Agnès Varda has been called the "Grandmother of the New Wave," a well-meaning if curious tribute for a woman who directed her first feature film at the age of 26. Born in Brussels to a French father and Greek mother, Varda studied literature and psychology at the Sorbonne, and art history at the École du Louvre. She'd originally wanted to be a museum curator, but a night-school course in photography changed her mind. Rapidly establishing herself as a top-rank still photographer, Varda became the official cameraperson for the Theatre Festival of Avignon and the Theatre National Populaire, and then pursued a career as a photojournalist.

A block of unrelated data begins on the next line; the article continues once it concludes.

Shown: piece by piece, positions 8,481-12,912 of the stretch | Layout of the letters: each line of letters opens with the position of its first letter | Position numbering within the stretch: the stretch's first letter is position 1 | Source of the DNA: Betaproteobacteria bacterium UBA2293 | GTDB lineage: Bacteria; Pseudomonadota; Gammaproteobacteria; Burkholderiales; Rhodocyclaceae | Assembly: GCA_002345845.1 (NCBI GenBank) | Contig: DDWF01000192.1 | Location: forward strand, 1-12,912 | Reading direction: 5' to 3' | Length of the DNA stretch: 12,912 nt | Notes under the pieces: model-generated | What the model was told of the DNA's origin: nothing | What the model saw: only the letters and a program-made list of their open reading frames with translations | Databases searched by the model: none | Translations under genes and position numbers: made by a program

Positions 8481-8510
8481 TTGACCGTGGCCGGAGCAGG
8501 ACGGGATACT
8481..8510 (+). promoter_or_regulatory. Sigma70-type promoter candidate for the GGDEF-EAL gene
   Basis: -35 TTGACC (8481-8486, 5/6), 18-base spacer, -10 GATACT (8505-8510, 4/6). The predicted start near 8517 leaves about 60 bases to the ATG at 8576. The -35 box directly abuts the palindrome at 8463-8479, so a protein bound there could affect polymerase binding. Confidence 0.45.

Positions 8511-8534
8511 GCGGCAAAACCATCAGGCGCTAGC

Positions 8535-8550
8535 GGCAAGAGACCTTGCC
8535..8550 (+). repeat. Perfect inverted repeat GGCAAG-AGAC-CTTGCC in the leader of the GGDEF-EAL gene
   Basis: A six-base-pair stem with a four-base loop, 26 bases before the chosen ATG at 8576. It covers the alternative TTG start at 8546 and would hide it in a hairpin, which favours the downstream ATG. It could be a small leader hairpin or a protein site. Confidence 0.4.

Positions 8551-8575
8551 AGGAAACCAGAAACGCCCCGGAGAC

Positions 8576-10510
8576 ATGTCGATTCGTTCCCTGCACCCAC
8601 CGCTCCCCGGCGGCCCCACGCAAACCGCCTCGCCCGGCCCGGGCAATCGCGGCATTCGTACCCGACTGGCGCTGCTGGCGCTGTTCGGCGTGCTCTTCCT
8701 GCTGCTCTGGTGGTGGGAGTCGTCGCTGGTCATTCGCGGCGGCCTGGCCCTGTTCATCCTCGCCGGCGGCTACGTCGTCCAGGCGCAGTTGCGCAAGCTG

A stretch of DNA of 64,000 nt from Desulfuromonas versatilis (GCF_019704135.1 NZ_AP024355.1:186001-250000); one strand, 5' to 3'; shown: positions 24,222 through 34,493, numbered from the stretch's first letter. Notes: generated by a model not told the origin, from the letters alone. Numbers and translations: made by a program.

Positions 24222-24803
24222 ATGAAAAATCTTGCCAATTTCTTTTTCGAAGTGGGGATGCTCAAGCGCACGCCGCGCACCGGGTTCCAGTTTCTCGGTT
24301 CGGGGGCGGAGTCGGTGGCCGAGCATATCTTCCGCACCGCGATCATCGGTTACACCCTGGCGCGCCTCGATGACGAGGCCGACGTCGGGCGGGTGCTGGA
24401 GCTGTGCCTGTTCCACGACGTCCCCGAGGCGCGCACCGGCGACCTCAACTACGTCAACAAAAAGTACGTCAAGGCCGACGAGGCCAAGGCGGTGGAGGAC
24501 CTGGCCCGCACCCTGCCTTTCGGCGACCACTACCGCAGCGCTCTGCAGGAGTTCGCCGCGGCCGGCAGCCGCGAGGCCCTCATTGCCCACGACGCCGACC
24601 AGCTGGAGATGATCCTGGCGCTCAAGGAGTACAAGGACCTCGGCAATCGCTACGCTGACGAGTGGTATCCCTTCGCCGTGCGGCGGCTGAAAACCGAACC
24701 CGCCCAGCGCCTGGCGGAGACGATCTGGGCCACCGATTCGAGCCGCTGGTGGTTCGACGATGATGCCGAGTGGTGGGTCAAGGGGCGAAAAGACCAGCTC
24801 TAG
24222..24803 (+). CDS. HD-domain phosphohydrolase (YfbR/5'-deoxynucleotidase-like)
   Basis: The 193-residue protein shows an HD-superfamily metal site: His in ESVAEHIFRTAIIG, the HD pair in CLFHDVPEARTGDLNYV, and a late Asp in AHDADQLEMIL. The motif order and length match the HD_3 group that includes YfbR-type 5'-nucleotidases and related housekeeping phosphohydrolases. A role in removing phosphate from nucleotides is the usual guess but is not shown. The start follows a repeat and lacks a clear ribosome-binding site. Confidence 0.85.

Encouraged by filmmaker Alain Resnais, Varda made her movie directorial bow in 1955 with La Pointe Courte. She based the film on a William Faulkner short story, to which she was attracted because of its parallel plotlines (a recurring device in her later films). That same year, she accompanied another future New Wave director, Chris Marker, to China as visual advisor for Marker's Dimanche a Pekin, then concentrated on writing and directing experimental short subjects for the next five years. Varda's international reputation was secured with her 1961 feature Cleo de 5 a 7, which related in "real time" the anguish of a pop singer awaiting the results of her cancer tests. Her next film, and her first in color, was Le Bonheur (1965), a pioneering feminist manifesto wherein a misguided protagonist convinces himself that he can live copacetically with both his wife and his mistress.